Thanks,
    Andy

  10. #30
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    Cool poly bodys

    only thing i know about poly body on darly unit by us the chief has said the dept lettering has had to be redone 4-5 times as the letters keep coming loose?
    Randy Meyer Chief S.T.F.P.D.

  11. #31
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    Default lettering

    Probably not using thr correct adhesive to apply the letters. I guess after the first failure I would contact Darley or the sign folks and get a recommendation for the adhesive. Doesn't sound like a poly failure to me.

    Then of course they could also pull out the old router and groove in some letters - look kinda like a state park sign on wheels.

  12. #32
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    Quote Originally Posted by Andy2802 View Post
    simpleguy - Our department is researching tankers and builders. Would you mind sharing (here or privately) your impressions of your Fouts Bros rig? How long have you had it, what are the vital stats, Any lessons learned?
    Thanks,
    Andy
    We've had it two years and it's been virtually perfect. It's a 2006 Kenworth tandem with 3000 gallons and a 500GPM Darley PTO pump. Cummins ISC 330HP with an Allison auto.

    The only thing we'd change is our truck only has a rear dump and we'd go to side dumps, but not the standard Fouts side dump as they're actually above the bottom of the tank and you can't get all of the water out using the side dumps, only the rear dump.

    Our tanker has the electric dump valve that can be actuated in the cab and a rear-view camera, allowing you to back up unaided and dump without leaving the cab.

    We really like the way Fouts does the drop tank. It puts it at a decent height for deployment without having to use electric or hyraulic lifts.

    The truck runs really well, accelerates quickly and stops on a dime. Handling is superb with little water sloshing or body lean.

    Sorry, I know I sound almost like a salesman, but I swear I'm not, just very, very pleased with our purchase.

    The truck can be seen at our website at www.tarkingtonvfd.com

  13. #33
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    Default Poly

    Quote Originally Posted by ponebutton2 View Post
    Years ago I heard rumors of poly bodies being susceptible to dimensional change problems due to heat. According to the story I heard, the side of the apparatus getting the most sun would expand while the other side stayed pretty much the same. Hot side doors wouldn't open or close properly.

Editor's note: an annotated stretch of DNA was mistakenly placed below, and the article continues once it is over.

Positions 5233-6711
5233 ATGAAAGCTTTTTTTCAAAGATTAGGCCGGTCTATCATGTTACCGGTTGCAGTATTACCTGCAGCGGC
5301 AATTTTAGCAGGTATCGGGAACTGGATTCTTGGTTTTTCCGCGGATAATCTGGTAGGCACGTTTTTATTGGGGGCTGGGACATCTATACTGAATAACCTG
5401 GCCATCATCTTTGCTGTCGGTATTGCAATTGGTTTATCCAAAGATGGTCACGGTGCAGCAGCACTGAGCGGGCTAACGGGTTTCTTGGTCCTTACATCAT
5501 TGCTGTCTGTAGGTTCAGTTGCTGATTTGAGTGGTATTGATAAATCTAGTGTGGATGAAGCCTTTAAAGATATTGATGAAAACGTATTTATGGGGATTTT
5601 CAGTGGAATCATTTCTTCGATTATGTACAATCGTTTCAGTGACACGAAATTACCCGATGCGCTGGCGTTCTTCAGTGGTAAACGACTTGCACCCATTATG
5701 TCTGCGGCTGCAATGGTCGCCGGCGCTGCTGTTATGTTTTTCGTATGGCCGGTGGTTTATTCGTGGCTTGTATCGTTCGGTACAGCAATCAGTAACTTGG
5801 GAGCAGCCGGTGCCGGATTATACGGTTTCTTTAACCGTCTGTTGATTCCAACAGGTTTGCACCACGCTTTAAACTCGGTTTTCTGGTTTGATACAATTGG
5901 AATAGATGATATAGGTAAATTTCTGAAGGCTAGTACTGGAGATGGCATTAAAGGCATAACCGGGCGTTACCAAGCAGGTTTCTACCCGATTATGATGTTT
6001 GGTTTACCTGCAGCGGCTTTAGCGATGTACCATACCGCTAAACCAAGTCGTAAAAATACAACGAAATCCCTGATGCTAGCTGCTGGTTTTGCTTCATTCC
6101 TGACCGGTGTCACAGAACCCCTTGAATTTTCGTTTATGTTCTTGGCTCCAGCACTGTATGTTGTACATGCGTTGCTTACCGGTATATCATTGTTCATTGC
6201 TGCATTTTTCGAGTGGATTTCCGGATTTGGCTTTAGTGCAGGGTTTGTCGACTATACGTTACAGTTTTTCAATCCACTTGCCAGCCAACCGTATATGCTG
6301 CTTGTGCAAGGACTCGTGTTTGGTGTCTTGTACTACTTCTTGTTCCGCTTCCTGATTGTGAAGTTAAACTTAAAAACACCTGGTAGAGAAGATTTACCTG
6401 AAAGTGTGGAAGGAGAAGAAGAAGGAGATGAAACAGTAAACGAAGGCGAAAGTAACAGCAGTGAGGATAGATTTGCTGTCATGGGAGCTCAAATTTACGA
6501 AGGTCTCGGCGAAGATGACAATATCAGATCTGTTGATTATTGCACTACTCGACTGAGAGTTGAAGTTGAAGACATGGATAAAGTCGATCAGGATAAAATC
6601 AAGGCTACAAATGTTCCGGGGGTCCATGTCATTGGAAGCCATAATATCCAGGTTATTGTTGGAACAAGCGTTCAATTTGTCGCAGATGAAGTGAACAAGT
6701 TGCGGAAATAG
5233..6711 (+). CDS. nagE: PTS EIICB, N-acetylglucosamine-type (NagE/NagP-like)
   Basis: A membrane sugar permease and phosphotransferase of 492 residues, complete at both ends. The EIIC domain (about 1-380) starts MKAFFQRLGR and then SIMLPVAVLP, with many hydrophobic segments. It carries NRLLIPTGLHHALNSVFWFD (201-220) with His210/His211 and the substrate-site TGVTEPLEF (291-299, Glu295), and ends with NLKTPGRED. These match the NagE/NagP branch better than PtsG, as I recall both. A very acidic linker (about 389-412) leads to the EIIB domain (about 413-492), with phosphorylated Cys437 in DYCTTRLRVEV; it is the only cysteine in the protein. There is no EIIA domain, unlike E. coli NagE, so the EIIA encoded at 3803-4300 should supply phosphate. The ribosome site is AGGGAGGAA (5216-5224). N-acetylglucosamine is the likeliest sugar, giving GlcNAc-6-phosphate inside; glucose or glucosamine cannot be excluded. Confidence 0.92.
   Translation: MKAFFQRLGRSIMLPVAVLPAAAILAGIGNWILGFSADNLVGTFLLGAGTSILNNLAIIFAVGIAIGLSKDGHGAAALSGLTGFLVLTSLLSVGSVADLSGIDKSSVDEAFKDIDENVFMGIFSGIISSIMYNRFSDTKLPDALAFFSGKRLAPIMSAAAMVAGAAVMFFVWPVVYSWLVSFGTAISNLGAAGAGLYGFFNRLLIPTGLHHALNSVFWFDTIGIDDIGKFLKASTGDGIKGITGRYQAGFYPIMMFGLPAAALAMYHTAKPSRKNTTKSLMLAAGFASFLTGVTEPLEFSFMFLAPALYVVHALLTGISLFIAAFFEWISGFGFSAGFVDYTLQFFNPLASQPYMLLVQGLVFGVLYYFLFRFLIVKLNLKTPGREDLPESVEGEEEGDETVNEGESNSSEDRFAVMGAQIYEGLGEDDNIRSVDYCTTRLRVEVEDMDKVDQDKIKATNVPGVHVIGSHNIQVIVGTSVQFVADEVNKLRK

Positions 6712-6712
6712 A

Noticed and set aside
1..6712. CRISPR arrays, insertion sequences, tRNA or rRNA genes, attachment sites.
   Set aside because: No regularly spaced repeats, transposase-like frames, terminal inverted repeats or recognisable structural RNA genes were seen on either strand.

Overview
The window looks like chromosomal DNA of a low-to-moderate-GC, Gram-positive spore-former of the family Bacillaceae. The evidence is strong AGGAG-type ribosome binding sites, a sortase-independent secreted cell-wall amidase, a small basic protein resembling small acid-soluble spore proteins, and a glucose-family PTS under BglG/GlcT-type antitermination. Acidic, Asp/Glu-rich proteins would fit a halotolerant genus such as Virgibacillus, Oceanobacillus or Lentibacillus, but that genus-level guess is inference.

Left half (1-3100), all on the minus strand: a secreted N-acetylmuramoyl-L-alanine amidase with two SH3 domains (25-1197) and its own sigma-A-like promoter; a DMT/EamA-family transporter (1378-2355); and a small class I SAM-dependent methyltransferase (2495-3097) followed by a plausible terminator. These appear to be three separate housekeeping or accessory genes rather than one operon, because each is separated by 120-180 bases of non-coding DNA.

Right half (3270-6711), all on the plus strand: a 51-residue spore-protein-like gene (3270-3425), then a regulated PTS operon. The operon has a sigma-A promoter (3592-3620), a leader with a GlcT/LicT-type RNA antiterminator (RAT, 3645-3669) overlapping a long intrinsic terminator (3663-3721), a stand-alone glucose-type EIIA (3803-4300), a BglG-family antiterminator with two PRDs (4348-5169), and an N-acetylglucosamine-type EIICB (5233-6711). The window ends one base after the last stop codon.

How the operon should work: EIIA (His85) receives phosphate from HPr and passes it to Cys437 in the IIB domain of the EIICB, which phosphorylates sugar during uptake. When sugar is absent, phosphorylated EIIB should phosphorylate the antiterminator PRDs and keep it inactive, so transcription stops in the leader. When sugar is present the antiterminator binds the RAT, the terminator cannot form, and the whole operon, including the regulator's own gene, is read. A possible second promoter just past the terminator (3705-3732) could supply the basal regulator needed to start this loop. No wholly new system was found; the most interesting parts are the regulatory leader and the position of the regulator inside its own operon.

I have no idea if this is true but can tell you that poly tanks we have been using in our newer apparatus do not seem to have this problem so this was probably just another sour grapes rumor someone planted.

    Door panels, bumper sections, etc on modern cars are often poly, but these are relatively small area components held in place on a larger framework which usually has a reveal area around it to accommodate temperature differential related thermal expansion or contraction. This would seem to imply that the car manufacturers acknowledged a problem and designed around it.

    What happens to poly materials in extremely cold temps? Do they go brittle and crack or shatter? Wish someone from Darley or any other poly builder would join in on this discussion.

    Does poly take paint well? How about poly repairs?
    The expansion and contraction is minimal and has never been an issue (that we are aware of) with respect to sunlight exposure. The key is in the "type" of poly being used. A copolymer resin is best. We use Polyprene which is a specially formulated copolymer sheetstock material. The resin used is made up of a combination of ethylene and propylene monomers which results in stronger physical properties in either high or low temperature applications (for example-there are many bodies on trucks in Wisconsin). It's strong enough to do the job, but also flexible enough to resist cracking and fatigue due to constant movement. This type of resin is also used in orthodics and prosthetics

    With respect to paint - It paints beautifully as long as the proper painting instructions are followed with a specially formulated primer.

    Rooftoptrucky is correct on the repairs: "As far as repairs, from what I'm told its fairly simple. they cut out the bad and "poly weld" a new piece in...then sand it and paint it and it's done."

  14. #34
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    Quote Originally Posted by ponebutton2 View Post
    Years ago I heard rumors of poly bodies being susceptible to dimensional change problems due to heat. According to the story I heard, the side of the apparatus getting the most sun would expand while the other side stayed pretty much the same. Hot side doors wouldn't open or close properly.

    I have no idea if this is true but can tell you that poly tanks we have been using in our newer apparatus do not seem to have this problem so this was probably just another sour grapes rumor someone planted.

    Door panels, bumper sections, etc on modern cars are often poly, but these are relatively small area components held in place on a larger framework which usually has a reveal area around it to accommodate temperature differential related thermal expansion or contraction. This would seem to imply that the car manufacturers acknowledged a problem and designed around it.

    What happens to poly materials in extremely cold temps? Do they go brittle and crack or shatter? Wish someone from Darley or any other poly builder would join in on this discussion.

    Does poly take paint well? How about poly repairs?
    Expansion and contraction are minimal and all bodies/tanks are properly designed and engineered to allow for it. Copolymer truck bodies have been in use for over 10 years and there are bodies in very cold and hot climates that have performed flawlessly. The key with respect to extreme temps is that the material used is a copolymer of polyethylene & polypropylene resin which greatly increases the strength & flexibility.

    The material paints easily (but a special primer must be used) and repairs easily just as ROOFTOPTRUCKY described..